Why is it that "real estate interests" dominate in a local economy like Cleveland? Because, to a great extent, they are among the only ones left. Consider the local industries that were not as subject to roll-ups. Principal among these are real estate development, construction, and law. This means the local leadership of a community is now made up of executives in those industries, and they bring a very different world view versus the previous generation.
I've written about the connection between real estate and brain drain boondoggles on a number of occasions. I think I do the best job of revealing the shadow play here. However, Aaron provides a rationale where I've only offered speculation.
It isn't about condemning the corrupt behavior you can find in any Rust Belt city. It is about why such practices are so common. This localism, or parochialism, is the crux of brain drain hysteria. You'll have trouble selling a house if everyone is leaving town at the same time. And graduates from your schools should staff regional businesses. To quote Aaron one more time:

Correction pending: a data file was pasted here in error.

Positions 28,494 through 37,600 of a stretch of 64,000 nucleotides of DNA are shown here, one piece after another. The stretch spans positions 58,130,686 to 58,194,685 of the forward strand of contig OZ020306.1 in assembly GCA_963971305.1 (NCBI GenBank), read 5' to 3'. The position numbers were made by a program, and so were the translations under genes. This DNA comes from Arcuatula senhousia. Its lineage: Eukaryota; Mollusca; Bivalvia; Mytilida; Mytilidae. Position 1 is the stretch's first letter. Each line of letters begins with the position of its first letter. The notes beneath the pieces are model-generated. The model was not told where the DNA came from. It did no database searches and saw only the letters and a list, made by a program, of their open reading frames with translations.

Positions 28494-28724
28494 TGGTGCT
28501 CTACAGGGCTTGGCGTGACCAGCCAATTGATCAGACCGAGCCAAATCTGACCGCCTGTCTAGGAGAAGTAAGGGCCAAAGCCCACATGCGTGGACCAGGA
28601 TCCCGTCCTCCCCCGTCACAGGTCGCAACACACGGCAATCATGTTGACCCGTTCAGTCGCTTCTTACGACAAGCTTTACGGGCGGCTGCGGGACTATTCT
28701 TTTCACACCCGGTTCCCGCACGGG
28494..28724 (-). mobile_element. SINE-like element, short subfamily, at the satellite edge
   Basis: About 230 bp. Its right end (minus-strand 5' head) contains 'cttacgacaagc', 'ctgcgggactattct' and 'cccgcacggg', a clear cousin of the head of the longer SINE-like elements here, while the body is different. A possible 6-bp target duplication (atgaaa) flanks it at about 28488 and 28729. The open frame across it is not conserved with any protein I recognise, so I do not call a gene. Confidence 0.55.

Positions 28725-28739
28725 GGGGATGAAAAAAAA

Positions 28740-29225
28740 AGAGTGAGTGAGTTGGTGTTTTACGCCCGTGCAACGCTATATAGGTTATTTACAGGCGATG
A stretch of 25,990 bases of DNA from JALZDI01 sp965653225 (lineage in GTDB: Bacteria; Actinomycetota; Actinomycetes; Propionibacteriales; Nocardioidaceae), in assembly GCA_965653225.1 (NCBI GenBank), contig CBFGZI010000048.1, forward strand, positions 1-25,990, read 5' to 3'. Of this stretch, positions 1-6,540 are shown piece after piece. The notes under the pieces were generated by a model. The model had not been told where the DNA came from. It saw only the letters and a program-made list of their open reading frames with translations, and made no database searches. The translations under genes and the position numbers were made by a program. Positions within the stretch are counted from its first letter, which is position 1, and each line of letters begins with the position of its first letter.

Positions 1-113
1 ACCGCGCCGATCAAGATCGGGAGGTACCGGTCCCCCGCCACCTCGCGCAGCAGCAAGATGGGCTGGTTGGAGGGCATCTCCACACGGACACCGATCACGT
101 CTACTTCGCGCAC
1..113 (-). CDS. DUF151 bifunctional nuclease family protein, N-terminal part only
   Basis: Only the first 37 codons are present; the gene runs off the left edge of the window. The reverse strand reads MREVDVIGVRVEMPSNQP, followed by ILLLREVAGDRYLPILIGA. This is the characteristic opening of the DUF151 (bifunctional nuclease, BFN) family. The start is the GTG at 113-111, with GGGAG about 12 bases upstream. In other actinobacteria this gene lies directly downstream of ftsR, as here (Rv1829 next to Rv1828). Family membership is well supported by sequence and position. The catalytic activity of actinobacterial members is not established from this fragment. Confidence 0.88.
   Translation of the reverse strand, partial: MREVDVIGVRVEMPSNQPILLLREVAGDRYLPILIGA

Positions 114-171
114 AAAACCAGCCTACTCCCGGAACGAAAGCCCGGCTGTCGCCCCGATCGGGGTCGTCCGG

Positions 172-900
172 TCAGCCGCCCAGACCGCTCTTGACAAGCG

When you look at the composition of this group, it should come as no surprise that the publicly subsidized real estate development is the preferred civic strategy. Politicians get to cut ribbons. Cranes always look good on the skyline. Local architects, engineers, developers, and construction companies love it. And there is plenty of legal work to go around.
In a nutshell, that's the "look good" (and feel good) part of the Pittsburgh Promise. You get the public to buy in by talking about the locals you keep from leaving. Before reading Aaron's post, I thought real estate developers invoking the brain drain plug was simply a convenient rhetorical ploy. But boondoggles and fear of geographic mobility are cut from the same cloth, a way of conducting civic business.